Fact: In 1976, Washington, D.C. enacted one of the most restrictive gun control laws in the nation. The city's murder rate rose 134 percent through 1996 while the national murder rate has dropped 2 percent.266
    Fact: Among the 15 states with the highest homicide rates, 10 have restrictive or very restrictive gun laws.267
    Fact: Maryland claims to have the toughest gun control laws in the nation and ranks #1 in robberies and #4 in both violent crime and murder.268 . The robbery rate is 70% more than the national average.269 These numbers are likely low because one of their more violent cities, Baltimore, failed to report their crime levels.
    Fact: In 2000, 20% of U.S. homicides occur in four cities with just six percent of the population – New York, Chicago, Detroit, and Washington, D.C. – most of which have/had a virtual prohibition on private handguns.270
    Fact: The landmark federal Gun Control Act of 1968, banning most interstate gun sales, had no discernible impact on the criminal acquisition of guns from other states.271
    Fact: Washington, D.C.'s 1976 ban on the ownership of handguns (except those already registered in the District) was not linked to any reduction in gun crime in the nation's capital.272
    Fact: New York has one of the most restrictive gun laws in the nation – and 20% of the armed robberies.273
    Fact: There are more than 22,000 (274) gun laws at the city, county, state, and federal level. If gun control worked, then we should be free of crime. But the Federal government concluded that no criminal that attacked a police officer was “hindered by any law--federal, state or local--that has ever been established to prevent gun ownership. They just laughed at gun laws."275
    Fact: In analyzing 10 different possible reasons for the decline in violent crime during the 1990s, gun control was calculated to have contributed nothing (high imprisonment rates, more police and legalized abortion were considered the primary factors, contributing as much as 28% of the overall reduction). 276

    263 First Reports Evaluating the Effectiveness of Strategies for Preventing Violence: Firearms Laws, CDC, Task Force on Community Preventive Services, Oct 3, 2003 – a systematic review of 51 studies that evaluated the effects of selected firearms laws on violence
    264 Violent Encounters: A Study of Felonious Assaults on Our Nation's Law Enforcement Officers, U.S. Department of Justice, August 2006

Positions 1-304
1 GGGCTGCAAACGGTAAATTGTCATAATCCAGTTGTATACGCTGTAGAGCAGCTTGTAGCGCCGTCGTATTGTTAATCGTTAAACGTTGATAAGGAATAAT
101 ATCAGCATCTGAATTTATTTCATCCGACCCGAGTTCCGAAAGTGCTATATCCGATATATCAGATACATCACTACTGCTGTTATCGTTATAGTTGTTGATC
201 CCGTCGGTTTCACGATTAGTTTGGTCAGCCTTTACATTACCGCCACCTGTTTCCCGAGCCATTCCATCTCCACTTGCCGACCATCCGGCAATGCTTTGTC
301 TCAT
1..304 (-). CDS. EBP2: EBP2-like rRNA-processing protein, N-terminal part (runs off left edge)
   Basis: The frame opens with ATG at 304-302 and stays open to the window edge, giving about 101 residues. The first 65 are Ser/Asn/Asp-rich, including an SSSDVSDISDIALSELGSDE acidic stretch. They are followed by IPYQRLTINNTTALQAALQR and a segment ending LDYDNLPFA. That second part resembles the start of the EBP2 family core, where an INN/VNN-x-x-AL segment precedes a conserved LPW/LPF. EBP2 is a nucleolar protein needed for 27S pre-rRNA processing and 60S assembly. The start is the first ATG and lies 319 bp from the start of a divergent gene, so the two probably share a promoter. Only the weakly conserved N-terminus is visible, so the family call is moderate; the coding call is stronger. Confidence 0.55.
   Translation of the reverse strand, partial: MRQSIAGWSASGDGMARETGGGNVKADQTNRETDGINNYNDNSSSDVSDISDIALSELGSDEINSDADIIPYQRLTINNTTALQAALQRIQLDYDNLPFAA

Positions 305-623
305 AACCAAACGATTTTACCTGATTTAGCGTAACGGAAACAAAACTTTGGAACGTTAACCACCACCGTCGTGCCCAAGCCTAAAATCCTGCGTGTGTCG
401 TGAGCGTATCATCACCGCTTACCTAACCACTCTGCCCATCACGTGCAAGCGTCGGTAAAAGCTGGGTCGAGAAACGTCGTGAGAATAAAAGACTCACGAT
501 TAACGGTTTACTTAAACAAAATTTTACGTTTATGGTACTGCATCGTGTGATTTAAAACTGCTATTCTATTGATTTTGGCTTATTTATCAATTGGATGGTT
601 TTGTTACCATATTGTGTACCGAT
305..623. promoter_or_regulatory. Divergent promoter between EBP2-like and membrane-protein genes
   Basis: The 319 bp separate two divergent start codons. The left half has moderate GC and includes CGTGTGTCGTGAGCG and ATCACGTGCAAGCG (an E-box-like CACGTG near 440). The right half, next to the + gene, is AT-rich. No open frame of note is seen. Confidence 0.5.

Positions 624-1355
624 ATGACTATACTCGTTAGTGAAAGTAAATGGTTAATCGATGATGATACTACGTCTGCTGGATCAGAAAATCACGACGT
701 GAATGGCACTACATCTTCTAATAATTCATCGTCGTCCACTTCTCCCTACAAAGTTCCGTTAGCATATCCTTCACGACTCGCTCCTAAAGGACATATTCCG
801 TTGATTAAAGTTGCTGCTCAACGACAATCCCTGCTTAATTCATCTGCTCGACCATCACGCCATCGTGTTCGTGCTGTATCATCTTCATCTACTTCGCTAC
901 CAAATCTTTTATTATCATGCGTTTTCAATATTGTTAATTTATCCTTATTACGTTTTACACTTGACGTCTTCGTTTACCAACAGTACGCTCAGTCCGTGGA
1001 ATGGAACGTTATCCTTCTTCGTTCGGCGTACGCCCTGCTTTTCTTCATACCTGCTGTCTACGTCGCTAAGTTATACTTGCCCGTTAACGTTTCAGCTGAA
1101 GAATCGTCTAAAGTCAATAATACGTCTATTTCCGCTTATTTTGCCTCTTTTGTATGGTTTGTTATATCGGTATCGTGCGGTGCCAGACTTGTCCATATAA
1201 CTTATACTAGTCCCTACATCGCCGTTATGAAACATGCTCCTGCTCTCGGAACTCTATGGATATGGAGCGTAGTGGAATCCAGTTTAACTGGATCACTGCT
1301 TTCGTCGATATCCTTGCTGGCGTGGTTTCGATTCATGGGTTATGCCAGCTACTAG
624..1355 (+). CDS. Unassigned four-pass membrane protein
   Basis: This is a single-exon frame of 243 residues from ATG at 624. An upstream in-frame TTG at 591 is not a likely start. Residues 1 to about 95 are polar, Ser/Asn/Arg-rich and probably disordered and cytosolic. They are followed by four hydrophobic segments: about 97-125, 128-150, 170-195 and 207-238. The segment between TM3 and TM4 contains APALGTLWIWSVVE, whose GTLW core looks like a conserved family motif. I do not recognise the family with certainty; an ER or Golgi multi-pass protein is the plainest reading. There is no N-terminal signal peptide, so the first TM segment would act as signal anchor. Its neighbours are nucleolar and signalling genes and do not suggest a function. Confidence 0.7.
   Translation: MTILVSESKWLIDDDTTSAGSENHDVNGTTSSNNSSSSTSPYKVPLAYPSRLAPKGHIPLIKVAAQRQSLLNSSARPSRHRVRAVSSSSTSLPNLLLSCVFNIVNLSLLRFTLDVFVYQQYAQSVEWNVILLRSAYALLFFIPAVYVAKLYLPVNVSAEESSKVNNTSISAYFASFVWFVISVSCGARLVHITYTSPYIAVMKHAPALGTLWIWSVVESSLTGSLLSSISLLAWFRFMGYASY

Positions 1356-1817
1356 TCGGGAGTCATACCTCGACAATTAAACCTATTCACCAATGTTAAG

265 National Center for Health Statistics, Vital Statistics, Revised July, 1999
    266 Dr. Gary Kleck, University of Florida using FBI Uniform Crime Statistics, 1997
    267 Ibid
    268 Index of Crime by State, FBI Uniform Crime Reports (UCR) for 2000, p. 79, Table 5
    269 FBI Uniform Crime Reports, September 15, 2000
    270 Ibid
    271 Under the Gun, Wright, Rossi, Daly, University of Massachusetts, 1981
    272 Ibid
    273 Ibid
    274 Under the Gun: Weapons, Crime, and Violence in America, Bureau of Alcohol, Tobacco and Firearms estimate and reported via James Wright, Peter H. Rossi, Kathleen Daly, 1983
    275 Violent Encounters: A Study of Felonious Assaults on Our Nation's Law Enforcement Officers, As presented by Ed Davis, criminal investigative instructor FBI Behavioral Science Unit, to the International Association of Chiefs of Police, reporting from U.S. Department of Justice, August 2006
    276 Understanding Why Crime Fell in the 1990s, Steven Levit, Journal of Economic Perspectives, Winter 2004
  8. Cities have way more people and generate way more economic activity than rural areas. Inconveniencing rural areas for the sake of cities is a common sense solution. In many countries, including those with much higher standard of living than US, rural folks defer to urban ones, as they should.
  9. pspr


    Ohhhh, SCOTUS won't like that at all. :D
  10. Lucrum


    Oh yeah? How much food do they produce?
    According to who exactly?
    #10     Dec 19, 2012